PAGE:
I set off on the north side of Loch Katrine, without playing chicken with the tour boats. After the brief narrows, the loch opens up to a wide body of water, known for high winds given its altitude and openness. I stuck to the northern shore, following bays as I went. I fuelled myself with Soreen as I went, struggling to keep my breath as I stuck my mouth together with clumps of cloggy malt loaf. There was a slight headwind when I started and it was building steadily, the first white caps were appearing in the middle of the loch. Not to worry, I was rounding the final bend before the Black Isle. Either I would be cruising back with the wind, or portaging soon. It didn’t matter.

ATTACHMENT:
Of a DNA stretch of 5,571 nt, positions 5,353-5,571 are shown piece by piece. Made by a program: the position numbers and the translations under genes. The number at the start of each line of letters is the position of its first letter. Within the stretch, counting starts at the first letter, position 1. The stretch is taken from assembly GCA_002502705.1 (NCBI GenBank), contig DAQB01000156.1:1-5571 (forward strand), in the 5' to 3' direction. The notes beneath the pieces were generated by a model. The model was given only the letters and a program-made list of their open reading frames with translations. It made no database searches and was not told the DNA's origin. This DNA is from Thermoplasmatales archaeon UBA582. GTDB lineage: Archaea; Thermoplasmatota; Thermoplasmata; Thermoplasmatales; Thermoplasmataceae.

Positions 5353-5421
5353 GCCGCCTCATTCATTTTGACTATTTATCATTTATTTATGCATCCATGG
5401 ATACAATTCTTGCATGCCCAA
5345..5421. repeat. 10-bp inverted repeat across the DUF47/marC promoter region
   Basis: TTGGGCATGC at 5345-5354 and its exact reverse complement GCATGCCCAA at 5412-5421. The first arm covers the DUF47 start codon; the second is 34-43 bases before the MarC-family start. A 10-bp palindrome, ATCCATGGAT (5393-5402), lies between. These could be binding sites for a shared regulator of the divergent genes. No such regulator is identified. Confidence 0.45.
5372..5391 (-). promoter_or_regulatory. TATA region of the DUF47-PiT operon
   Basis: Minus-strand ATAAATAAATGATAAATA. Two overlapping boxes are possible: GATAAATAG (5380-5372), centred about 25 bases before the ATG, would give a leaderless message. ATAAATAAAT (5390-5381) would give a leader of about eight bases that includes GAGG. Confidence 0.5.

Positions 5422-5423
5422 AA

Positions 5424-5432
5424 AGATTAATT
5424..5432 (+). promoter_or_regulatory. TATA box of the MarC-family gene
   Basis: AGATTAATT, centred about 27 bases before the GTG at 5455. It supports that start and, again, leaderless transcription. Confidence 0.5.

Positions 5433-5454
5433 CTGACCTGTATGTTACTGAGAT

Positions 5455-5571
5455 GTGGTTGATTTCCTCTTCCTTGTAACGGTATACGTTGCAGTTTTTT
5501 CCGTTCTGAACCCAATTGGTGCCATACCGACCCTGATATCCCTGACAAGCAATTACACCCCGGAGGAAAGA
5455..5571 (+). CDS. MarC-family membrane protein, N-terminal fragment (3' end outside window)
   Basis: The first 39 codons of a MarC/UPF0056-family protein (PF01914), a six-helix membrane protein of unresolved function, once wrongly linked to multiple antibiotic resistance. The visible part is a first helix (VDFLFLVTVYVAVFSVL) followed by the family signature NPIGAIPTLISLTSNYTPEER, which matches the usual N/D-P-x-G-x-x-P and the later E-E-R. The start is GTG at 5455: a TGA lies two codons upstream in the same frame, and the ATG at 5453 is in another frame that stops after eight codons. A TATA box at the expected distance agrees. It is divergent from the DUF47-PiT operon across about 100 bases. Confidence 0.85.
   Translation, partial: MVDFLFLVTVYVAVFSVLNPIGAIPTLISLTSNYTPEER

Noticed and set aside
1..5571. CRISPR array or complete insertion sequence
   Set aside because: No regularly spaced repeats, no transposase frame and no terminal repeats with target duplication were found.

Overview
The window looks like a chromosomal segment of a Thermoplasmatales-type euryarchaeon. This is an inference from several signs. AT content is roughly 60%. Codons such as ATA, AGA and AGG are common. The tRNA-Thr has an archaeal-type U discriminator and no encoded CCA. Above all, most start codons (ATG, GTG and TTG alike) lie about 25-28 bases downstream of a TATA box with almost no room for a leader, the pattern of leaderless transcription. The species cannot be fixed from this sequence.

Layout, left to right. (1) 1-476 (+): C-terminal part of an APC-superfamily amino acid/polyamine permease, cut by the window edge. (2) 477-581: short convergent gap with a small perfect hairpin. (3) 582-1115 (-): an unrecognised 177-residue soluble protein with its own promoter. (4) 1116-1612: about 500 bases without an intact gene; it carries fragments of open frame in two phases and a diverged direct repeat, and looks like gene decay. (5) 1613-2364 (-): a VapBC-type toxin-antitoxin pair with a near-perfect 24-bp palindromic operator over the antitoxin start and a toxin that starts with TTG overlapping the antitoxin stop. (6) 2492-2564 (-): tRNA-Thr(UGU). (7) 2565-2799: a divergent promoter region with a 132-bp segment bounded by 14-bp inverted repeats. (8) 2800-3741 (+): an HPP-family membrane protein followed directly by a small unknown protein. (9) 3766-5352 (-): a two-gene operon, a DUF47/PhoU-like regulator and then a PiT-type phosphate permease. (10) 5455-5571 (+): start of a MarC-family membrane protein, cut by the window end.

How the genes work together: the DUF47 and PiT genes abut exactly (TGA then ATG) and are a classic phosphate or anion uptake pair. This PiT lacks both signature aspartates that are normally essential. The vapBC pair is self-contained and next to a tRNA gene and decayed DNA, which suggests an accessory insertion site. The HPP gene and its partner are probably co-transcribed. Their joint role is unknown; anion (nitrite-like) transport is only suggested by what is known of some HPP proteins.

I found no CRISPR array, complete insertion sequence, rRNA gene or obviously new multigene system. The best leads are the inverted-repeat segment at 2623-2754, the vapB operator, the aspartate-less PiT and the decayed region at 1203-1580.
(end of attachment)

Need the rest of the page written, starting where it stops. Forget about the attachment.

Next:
It turns out, the advice had not been an attempt to deter me. As the Black Isle came into sight I could make out at least ten scars on the hillside, all sizable landslides. There were many more down the glen I had hoped to portage up. I quickly made up my mind, the risk simply wasn’t worth it. This trip would always be here, and on a solo venture I couldn’t warrant such a danger. I scoured the map for other portage options. One sprang to mind, but it was almost three times as long, there was no way I was doing that without a trolley. I cursed myself for not bringing it, and resigned myself to turning around.